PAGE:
What will the future hold?

Huett, Moller, Foshay & Coleman say that: What we are witnessing with the current evolution of distance education and the technologies that support it is nothing less than the single most important reorganization of how we will engage learners since we started to gather students together in school buildings. (2008, p. 65-66)

Here are my hopes for this grand evolution:

  • distance learning being defined as having an attitude of collaboration between learners teacher seen as “guide” not “expert”
  • value placed on achieving a new understanding of a defined issue/problem/project/theme (as opposed to value placed on one person’s achievement).  Further explained by Moller, Foshay, & Huett:  “Web-based instruction thus holds the promise of increasing communication among learners, including re-conceptualized learning from a one-shot fixed term to an on-going event that is intermingled with the actual work processes.” (2008, p. 73)
    • An example of a rich environment of sharing not motivated by individual goals is:   Decameron Web which I talk about in a post on July 9, 2010.  I want to share this very long excerpt from the “about the project” page of the web-site, to make it a shorter (more blog appropriate post entry I have bolded some of the text for you):

“The guiding question of our project is how contemporary informational technology can facilitate, enhance and innovate the complex cognitive and learning activities involved in reading a late medieval literary text like Boccaccio’s Decameron. We fundamentally believe that the new electronic environment and its tools enable us to revive the humanistic spirit of communal and collaboratively “playful” learning of which the Decameron itself is the utmost expression. Through a creative use of technology, our project provides the reader with an easily accessible and flexible yet well-structured wealth of information on the literary, historical and cultural context of the Decameron, thus allowing a vivid yet rigorously philological understanding of the past in which the work was conceived. At the same time, our project is meant to facilitate the creative expression of a multiplicity of perspectives which animate our contemporary readings. By reconciling in a collaborative fashion the reader’s freedom with a sound cognition of serious, scholarly achievements in the study of the Decameron, our project is also an example of how new technologies can provide an innovative pedagogical medium for a fulfilling educational experience based on a literary text that is open to a variety of cultural interests and levels of learning.”  About the Project

  • technology used creatively and effectively by teachers and learners
    • There are some great great great stories about professionals who are doing this right now, here is one example:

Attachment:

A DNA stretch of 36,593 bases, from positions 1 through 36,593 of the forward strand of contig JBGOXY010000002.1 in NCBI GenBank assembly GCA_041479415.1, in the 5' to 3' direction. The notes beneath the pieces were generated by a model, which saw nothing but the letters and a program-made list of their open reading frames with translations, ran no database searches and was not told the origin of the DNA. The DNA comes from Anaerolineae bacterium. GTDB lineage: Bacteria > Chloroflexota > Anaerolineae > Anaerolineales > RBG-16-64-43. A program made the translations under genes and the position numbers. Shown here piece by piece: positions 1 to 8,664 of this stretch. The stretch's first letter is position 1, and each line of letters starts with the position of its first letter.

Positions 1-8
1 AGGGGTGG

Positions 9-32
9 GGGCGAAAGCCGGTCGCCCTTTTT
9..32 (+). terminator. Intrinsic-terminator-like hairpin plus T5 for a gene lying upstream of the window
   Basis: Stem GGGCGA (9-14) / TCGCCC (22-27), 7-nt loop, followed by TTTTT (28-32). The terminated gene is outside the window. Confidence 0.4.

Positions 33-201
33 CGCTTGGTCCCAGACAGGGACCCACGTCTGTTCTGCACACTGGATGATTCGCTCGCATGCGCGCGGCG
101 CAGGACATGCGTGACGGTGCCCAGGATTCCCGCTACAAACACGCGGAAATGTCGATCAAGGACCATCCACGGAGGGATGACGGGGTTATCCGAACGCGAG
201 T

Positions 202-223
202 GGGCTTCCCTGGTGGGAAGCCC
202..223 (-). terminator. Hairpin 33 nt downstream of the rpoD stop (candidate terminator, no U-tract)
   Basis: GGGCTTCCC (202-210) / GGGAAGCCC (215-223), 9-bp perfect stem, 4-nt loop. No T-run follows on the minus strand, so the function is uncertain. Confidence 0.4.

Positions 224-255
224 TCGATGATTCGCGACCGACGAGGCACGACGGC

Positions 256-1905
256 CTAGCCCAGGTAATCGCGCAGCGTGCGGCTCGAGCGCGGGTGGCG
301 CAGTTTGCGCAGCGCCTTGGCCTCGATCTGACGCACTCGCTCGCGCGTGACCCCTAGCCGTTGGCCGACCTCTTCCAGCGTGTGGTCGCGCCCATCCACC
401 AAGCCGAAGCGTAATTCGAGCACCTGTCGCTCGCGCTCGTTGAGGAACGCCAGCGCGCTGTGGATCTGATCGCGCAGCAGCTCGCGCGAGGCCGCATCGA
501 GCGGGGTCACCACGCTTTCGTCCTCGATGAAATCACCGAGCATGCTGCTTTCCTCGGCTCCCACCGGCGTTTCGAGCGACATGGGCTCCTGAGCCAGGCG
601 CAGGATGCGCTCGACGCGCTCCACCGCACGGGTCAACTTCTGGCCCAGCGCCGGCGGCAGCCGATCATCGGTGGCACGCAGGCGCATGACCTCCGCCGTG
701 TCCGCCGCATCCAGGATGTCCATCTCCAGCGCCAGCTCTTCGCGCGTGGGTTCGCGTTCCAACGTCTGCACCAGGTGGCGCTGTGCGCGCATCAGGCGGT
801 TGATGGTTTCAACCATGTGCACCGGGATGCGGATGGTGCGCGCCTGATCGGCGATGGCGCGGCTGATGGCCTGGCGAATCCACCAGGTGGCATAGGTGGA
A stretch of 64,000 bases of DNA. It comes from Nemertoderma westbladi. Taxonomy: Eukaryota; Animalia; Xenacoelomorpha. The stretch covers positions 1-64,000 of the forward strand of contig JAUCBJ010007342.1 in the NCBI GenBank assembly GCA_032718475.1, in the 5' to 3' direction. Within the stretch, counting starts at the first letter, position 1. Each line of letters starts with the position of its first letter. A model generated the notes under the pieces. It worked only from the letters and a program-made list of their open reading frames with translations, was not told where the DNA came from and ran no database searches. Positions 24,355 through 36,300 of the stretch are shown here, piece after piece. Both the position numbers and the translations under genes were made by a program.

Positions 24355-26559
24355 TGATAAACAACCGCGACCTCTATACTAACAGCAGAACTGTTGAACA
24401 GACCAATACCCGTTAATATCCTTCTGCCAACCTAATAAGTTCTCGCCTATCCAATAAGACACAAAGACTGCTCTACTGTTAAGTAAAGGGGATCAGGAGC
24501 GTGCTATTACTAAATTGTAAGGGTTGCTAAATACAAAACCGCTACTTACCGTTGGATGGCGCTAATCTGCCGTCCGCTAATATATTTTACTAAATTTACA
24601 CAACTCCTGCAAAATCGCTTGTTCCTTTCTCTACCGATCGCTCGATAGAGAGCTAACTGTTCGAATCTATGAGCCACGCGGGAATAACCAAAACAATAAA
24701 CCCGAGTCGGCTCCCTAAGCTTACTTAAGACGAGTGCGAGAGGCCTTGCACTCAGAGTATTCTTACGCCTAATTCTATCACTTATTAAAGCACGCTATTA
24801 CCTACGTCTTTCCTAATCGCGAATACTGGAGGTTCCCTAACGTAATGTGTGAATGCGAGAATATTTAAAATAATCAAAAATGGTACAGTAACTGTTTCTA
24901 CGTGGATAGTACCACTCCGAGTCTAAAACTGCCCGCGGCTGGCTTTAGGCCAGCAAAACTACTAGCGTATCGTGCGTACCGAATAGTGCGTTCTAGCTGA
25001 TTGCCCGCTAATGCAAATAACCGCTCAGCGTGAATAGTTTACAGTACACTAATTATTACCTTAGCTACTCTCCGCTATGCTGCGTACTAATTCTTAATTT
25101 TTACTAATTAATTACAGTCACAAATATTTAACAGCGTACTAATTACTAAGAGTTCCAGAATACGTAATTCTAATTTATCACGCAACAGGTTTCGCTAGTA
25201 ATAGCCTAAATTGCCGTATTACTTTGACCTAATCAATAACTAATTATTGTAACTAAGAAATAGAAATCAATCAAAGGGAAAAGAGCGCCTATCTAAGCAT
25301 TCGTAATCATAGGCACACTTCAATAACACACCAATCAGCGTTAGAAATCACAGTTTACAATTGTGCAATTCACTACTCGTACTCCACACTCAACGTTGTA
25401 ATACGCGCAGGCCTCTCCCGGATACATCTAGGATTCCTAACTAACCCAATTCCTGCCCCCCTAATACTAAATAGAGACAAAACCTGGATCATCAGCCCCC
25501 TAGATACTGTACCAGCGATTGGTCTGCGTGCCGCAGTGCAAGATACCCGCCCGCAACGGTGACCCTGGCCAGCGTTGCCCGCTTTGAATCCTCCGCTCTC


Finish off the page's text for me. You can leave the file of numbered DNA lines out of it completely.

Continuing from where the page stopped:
• Teacher/Guide: Cherrie MacInnes; Project Name: Chatting Across the USA; Project Overview: Third grade students connecting with their peers to share information about their states; technology used: e-mail and twitter to find peers, skype to make a live connection for sharing between the two classes, google earth to map the states they had connected with, an online journal to record their experience and provide a data bank to build-on in Fourth Grade or for next year’s Third Graders to build-on

(Information about this project is at: Education Week, June 2, 2010: http://www.edweek.org/ew/articles/2010/06/02/33mct_skype.h29.html?tkn=YXRFStXXm0JqpCQaTZEfz5yXrIDshCLJrFl7&cmp=clp-edweek)

(I learned about the project in a live-chat with the Seedlings group on the webinar forum EdTechTalk.  Here is the link to that program: http://edtechtalk.com/node/4781)

Finally (I hear you saying: thank goodness), we hear a lot about 21st Century Skills: what they are, why they matter, and how to teach them.  I believe that replacing the Information Age is the Collaboration Age and for this to be a richly productive Age we must begin to view technology as a creative medium with which we can connect learners across the world in new and exciting avenues of exploration.

Cited resources:

Huett, J., Moller, L., Foshay, W., & Coleman, C. (2008). The evolution of distance education: Implications for instructional design on the potential of the web (Part 3: K12). TechTrends, 52(5), 63–67.

Moller, L., Forshay, W., & Huett, J. (2008). The Evolution of Distance Education: Implications for Instructional Design on the Potential of the Web. TechTrends: Linking Research & Practice to Improve Learning, 52(3), 70-75. doi:10.1007/s11528-008-0158-5.

Simonson, M., Smaldino, S., Albright, M., & Zvacek, S. (2009). Teaching and learning at a distance: Foundations of distance education (4th ed.) Boston, MA: Pearson.